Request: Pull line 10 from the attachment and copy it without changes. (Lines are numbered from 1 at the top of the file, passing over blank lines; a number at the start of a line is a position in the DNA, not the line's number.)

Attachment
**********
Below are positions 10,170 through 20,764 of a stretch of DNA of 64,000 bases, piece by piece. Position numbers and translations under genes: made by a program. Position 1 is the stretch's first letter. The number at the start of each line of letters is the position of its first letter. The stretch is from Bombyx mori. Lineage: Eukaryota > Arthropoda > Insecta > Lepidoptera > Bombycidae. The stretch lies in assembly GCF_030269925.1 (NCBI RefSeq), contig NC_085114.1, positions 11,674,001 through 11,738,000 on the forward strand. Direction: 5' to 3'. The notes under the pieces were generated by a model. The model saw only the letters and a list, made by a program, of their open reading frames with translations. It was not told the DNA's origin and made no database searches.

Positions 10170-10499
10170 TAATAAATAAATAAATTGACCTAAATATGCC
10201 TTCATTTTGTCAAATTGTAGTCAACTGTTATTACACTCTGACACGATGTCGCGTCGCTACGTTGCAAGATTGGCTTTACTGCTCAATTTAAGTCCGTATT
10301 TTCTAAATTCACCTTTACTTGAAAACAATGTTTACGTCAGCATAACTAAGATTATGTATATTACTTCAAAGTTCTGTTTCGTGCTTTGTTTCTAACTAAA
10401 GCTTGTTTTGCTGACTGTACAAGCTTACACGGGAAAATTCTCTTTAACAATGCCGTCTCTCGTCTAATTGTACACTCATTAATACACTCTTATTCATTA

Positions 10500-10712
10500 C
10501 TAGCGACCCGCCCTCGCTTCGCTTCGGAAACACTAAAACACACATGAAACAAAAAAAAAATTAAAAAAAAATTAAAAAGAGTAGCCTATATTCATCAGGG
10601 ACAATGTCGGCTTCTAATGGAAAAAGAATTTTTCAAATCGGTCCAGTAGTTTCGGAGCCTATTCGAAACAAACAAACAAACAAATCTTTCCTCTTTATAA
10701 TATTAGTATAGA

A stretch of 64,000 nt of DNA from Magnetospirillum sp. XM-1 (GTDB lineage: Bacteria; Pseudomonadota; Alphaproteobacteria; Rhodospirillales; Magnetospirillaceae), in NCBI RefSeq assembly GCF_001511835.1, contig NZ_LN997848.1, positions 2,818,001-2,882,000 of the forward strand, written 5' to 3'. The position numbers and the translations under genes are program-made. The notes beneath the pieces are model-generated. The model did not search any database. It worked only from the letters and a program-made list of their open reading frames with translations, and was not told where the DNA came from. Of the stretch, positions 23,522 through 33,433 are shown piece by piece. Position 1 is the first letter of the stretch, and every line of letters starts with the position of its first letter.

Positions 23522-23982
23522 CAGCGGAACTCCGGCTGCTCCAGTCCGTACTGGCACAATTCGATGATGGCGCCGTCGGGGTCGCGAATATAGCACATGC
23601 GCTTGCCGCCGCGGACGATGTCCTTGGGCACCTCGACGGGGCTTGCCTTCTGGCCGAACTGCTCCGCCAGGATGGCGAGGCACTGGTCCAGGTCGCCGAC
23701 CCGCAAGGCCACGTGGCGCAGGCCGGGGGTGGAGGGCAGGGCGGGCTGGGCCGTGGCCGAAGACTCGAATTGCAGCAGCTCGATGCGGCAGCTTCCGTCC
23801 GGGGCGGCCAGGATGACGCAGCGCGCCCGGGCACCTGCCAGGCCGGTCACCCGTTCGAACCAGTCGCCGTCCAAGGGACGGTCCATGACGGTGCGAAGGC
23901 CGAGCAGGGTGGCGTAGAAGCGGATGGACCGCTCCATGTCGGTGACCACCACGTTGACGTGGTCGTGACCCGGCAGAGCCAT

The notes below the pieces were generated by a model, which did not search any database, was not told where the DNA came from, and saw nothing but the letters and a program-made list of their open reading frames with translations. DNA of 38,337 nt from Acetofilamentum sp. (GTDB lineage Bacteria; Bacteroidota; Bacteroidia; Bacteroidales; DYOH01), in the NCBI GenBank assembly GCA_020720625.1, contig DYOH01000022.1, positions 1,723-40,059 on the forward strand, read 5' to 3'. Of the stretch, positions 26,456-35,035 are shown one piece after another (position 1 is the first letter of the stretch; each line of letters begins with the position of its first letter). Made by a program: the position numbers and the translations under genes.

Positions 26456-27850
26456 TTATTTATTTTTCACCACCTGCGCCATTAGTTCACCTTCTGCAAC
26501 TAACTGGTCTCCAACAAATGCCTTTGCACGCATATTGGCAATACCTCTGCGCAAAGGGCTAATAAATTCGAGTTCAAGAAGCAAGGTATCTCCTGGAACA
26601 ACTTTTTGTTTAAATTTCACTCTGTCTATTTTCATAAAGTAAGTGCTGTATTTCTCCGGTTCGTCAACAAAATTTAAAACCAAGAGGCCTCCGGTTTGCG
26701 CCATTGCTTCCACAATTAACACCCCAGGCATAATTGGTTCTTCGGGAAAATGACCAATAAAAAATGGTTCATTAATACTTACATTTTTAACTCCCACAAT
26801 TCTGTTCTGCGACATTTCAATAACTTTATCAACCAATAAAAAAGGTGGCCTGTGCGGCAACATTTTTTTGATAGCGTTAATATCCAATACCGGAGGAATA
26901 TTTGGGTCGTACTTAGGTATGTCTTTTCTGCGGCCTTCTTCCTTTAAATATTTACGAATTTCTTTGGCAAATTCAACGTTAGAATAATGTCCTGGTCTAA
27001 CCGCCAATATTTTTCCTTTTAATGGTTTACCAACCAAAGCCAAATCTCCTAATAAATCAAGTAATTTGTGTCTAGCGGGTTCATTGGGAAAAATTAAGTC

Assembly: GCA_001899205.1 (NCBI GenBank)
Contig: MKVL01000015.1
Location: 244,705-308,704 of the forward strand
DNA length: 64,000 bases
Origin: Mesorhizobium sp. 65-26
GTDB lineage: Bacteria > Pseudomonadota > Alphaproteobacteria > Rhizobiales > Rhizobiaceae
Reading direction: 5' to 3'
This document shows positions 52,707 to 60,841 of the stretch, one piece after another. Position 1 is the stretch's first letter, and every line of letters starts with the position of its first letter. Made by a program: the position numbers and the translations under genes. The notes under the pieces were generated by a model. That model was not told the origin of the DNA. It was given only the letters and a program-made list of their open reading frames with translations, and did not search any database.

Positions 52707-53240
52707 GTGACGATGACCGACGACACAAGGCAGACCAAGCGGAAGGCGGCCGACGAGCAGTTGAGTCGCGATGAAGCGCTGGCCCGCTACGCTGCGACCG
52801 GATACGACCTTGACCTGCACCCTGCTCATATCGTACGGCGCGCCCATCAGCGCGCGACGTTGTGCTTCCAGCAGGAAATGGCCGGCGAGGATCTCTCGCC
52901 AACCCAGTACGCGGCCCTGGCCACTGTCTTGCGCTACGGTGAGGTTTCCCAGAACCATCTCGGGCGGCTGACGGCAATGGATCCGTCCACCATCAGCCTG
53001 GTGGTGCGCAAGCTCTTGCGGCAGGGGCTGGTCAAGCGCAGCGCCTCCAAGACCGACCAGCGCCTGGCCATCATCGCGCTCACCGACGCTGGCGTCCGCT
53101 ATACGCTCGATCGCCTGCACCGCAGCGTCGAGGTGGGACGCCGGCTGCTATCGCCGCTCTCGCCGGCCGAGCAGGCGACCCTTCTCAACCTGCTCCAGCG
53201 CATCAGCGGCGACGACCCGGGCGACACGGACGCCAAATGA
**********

10601 ACAATGTCGGCTTCTAATGGAAAAAGAATTTTTCAAATCGGTCCAGTAGTTTCGGAGCCTATTCGAAACAAACAAACAAACAAATCTTTCCTCTTTATAA